But there are people who are holding out for salt — not necessarily table salt, but salts of various minerals that may be white in appearance. So we have sort of a dichotomy of opinion in the team as to whether this has a dry or wet explanation. But we'll get to the bottom of this when we can resolve the bottom of the feature.
Space.com: You'll be studying Ceres from orbit through June 2016, if all goes according to plan. What do you think Dawn's legacy be when it's all said and done?
Russell: Our first legacy was going to Vesta. Vesta had explained itself to us quite well by sending us all those meteorites, which we call the HED meteorites — howardites, eucrites, and diogenites — and those meteorites were taken apart by the geochemists and analyzed very carefully. They came up with both a model for Vesta and a model for solar system evolution.
So we went to Vesta, and the first thing we did was show that the body the geochemists had predicted from the meteoritic evidence was the body that we found. That in turn validated the solar system model. It wasn't really in doubt in most quarters, but we were able to go out into space and give credence to that particular model. I consider that an important legacy.
At Ceres, we're basically finding the water. There's certainly a lot of water at Ceres; that suggests there were other bodies similar to Ceres that are not with us anymore but delivered their water to other places in the solar system. So we're learning more about the delivery of water, how water was gathered and maintained for 4.6 billion years out in the middle of the asteroid belt. That will probably give us a little courage to go out and explore some of the smaller bodies in the solar system that people have been calling main belt comets. In Ceres, we have a huge main belt comet with a very large supply of water inside it.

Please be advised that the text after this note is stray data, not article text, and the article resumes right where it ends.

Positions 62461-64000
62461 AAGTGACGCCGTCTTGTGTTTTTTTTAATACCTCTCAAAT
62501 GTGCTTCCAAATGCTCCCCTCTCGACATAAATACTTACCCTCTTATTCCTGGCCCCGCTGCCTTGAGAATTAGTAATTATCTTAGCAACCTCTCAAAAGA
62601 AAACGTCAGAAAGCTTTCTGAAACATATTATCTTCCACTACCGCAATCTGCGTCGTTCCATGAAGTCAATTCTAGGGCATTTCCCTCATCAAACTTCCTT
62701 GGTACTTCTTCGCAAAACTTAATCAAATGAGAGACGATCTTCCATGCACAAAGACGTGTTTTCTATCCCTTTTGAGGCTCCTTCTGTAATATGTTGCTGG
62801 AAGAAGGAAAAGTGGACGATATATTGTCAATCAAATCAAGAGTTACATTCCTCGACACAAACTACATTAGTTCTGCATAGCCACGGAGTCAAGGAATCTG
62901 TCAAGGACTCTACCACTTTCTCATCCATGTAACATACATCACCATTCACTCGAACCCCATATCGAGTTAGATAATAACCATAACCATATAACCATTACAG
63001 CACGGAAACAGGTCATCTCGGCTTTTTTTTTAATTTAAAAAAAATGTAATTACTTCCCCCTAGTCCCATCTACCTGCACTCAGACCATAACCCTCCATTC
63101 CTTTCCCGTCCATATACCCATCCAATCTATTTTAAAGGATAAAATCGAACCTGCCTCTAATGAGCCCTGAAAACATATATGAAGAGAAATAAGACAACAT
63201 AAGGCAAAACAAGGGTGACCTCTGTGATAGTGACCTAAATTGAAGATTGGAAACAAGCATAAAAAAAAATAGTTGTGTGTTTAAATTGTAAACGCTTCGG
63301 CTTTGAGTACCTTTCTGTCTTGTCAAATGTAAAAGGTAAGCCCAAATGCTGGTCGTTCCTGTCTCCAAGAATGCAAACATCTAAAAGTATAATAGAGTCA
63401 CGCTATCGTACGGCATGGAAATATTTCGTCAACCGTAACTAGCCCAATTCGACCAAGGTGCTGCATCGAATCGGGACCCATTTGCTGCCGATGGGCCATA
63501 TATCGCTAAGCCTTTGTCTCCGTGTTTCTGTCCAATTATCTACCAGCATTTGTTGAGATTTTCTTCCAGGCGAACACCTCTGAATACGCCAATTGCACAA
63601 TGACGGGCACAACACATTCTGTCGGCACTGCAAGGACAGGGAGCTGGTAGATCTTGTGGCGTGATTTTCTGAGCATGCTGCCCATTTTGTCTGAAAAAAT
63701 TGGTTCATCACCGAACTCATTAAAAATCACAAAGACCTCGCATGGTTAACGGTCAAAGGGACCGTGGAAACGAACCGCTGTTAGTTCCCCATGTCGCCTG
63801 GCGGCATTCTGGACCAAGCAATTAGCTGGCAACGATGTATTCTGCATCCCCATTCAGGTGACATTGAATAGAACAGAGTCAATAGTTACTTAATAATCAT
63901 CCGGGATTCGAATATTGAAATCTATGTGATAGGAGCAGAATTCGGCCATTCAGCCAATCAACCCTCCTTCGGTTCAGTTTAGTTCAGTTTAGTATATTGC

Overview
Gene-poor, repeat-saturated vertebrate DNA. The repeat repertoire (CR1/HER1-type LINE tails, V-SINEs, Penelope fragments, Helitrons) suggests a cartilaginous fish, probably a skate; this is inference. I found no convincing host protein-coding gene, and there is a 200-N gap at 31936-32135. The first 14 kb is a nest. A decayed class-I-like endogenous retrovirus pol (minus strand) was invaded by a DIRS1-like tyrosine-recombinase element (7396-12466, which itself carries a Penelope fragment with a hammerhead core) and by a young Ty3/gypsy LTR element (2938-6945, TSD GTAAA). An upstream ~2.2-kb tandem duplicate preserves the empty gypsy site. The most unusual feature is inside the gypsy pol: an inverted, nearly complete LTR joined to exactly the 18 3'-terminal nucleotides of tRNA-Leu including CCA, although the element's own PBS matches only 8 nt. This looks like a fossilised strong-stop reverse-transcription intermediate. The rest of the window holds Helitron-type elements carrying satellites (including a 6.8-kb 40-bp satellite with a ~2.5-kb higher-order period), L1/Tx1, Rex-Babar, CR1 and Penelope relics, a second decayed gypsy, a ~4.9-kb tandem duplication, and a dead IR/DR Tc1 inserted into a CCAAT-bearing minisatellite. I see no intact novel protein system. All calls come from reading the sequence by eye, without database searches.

And ion propulsion is very, very important to this particular mission. By using ion propulsion, we were able to do things that larger missions could not have done. [Dawn is the only mission ever to orbit two objects beyond the Earth-moon system.] It kept our costs down but enabled us to behave in a particular way.
Although our legacy to science is with Vesta and Ceres, the legacy to space exploration, I think, is really high in that when other people appreciate what Dawn did, we will doing a lot more of this. It takes a little bit of extra time, but it's safer and cheaper, and that's important.